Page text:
Monday, February 27, 2017

More Grownup Reading

I've posted a few roundups over the past couple of years featuring great adult books that I've been reading. Lately, maybe because of my obsession with Litsy, Book Riot, and The Book of the Month Club, I've been reading more adult books than ever. We've also pressed pause on our giant booktalking program since we've restructured our staff, which takes some of the pressure off reading so many children's books (although of course I still love to read children's and teen books).

And I've been finding and reading some really great books lately, so I definitely wanted to share the love and tell you about what I've been loving lately. Here are 11 more great books for your TBR shelves!



Bird Box by Josh Malerman (Ecco, 2014).

SO SCARY. I'm the first to admit that I'm a scary story wimp, but this psychological horror novel was terrifying in a way that had me turning the pages to see what would happen next. Something is out there, something so terrifying that one glimpse can drive a person mad. The survivors board themselves in and blindfold themselves when they step outside. Now Malorie and her two young kids must attempt escape. So Malorie blindfolds herself and her children and they set off down the river. But how can you escape what you cannot see?



The Bookshop on the Corner by Jenny Colgan (William Morrow Paperbacks, 2016).

This book was just yummy in every way. It's a light, breezy love story that's perfect for book lovers. After being laid off from her librarian job, Nina decides to follow her dream of opening a bookshop, but intimidated by hiring and managing a staff and a lease, she elects to convert a large van into a mobile bookshop in the Scottish Highlands. This is a love story to books, but it's also a literal love story as a train engineer vies for her attention and her new landlord is mysteriously attractive under his gruff facade. The Scottish village setting was another huge draw for me: I could practically see the scenery Colgan was painting as I read.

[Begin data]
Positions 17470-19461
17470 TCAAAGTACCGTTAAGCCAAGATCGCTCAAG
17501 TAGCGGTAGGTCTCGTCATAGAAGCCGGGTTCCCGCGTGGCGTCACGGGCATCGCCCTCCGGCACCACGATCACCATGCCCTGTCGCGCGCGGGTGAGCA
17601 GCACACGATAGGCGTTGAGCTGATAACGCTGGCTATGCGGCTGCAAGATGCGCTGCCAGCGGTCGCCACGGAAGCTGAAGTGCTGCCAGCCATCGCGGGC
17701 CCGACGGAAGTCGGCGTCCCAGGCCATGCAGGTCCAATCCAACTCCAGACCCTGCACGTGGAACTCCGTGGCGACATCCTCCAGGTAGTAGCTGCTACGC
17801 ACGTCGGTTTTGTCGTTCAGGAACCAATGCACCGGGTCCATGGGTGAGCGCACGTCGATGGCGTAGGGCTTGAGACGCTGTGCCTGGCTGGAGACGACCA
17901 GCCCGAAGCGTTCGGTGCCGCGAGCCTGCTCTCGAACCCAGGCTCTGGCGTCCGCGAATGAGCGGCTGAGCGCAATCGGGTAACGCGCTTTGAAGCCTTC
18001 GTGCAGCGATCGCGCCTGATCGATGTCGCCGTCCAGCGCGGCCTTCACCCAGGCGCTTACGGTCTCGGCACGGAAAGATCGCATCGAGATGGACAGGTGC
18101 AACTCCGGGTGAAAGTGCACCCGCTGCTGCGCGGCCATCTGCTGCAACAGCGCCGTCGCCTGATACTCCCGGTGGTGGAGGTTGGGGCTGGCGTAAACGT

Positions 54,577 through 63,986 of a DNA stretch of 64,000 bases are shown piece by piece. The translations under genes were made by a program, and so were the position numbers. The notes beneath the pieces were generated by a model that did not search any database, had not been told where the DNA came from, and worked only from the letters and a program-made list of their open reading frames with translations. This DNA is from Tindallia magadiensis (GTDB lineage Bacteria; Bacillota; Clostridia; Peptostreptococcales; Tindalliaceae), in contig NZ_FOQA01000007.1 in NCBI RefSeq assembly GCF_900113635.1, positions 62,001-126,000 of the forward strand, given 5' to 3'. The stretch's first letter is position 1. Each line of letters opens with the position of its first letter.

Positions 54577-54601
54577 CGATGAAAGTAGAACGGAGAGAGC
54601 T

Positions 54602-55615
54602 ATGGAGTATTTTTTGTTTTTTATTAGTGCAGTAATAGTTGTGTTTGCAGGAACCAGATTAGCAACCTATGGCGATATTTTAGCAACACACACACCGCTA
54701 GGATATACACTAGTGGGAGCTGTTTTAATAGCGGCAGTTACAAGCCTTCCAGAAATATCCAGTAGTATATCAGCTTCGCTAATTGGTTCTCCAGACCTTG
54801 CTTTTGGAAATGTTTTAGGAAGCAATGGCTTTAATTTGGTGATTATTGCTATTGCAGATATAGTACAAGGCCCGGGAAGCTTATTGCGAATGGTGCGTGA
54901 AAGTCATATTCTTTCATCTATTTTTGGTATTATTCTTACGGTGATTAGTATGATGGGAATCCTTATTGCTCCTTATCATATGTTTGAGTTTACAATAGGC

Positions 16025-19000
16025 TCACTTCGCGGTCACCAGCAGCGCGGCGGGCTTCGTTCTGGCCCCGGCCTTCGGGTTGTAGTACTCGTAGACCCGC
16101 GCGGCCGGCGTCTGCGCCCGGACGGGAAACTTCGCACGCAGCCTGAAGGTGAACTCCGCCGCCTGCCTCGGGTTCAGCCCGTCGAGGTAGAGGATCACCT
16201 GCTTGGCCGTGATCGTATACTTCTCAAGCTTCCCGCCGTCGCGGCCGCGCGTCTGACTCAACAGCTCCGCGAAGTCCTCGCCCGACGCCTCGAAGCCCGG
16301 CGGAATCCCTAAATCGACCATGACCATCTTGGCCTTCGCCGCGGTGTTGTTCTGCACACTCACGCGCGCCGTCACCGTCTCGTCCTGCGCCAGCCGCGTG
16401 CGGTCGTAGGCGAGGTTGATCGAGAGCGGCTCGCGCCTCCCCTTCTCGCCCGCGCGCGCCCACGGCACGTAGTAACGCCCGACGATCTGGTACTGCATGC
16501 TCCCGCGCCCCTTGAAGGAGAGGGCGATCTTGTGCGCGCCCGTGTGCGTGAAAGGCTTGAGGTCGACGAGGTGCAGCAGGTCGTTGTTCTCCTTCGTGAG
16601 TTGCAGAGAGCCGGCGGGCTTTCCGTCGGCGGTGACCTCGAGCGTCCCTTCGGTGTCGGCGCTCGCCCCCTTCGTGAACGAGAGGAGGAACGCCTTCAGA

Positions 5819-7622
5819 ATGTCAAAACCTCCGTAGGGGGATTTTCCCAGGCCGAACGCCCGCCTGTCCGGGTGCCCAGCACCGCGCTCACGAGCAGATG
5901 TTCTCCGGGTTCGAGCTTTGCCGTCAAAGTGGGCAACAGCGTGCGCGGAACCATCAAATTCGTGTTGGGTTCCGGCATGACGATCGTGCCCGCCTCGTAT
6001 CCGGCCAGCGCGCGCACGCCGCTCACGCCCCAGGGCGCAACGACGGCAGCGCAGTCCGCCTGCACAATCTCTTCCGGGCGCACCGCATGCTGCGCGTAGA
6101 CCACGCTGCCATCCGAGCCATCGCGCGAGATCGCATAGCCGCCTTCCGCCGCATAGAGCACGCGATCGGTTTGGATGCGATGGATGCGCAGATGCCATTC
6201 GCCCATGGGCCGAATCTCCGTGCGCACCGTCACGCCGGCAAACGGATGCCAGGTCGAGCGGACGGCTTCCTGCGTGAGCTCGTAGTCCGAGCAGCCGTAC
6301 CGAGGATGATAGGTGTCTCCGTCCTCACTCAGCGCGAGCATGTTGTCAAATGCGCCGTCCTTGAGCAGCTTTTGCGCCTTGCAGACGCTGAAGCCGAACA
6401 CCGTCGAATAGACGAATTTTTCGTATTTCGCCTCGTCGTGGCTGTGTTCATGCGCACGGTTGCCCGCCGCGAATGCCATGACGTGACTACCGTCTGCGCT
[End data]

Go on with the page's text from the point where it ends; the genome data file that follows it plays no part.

Born a Crime by Trevor Noah (Spiegel and Grau, 2016; Audible Studios).

I picked up this audiobook when it was offered for free by Audible. I am actually not a huge watcher of The Daily Show, but Noah's memoir of growing up in Apartheid and post-Apartheid South Africa was fascinating. He was born during Apartheid to a black mother and a white father, so his very existence was, in fact, a crime. Noah speaks about race and conflict and poverty and family in a place that I knew very little about. His memoir is not only entertaining, especially the audiobook which he narrates himself, but eye-opening. You know how I feel about celebrity memoirs, and this is one that's definitely worth a read.



Difficult Women by Roxane Gay (Grove Press, 2017).

The title of this short story collection says it all. These stories about women are sometimes difficult to read, dealing with women who are in difficult situations or have to make impossible choices or who are trying to survive tragedies. They are hauntingly beautiful and ugly stories to be savored. This wasn't a book I could read in a weekend, but a book that I picked up and read and then put down to process.



Evicted: Poverty and Profit in the American City by Matthew Desmond (Crown, 2016).

This book made me think and it has not stopped making me think since I read it months ago. It was very, very difficult for me to check my privilege when I started reading this book, but I think I managed it by the end. I get so frustrated by lost books at the library - books that are checked out and then never returned - but reading this book helped me understand a little better some of the reasons that it might happen. All public librarians should read this book, particularly anyone serving an area with any housing instability.



The Fifth Season by N.K. Jemisin (Orbit, 2015; Hachette Audio).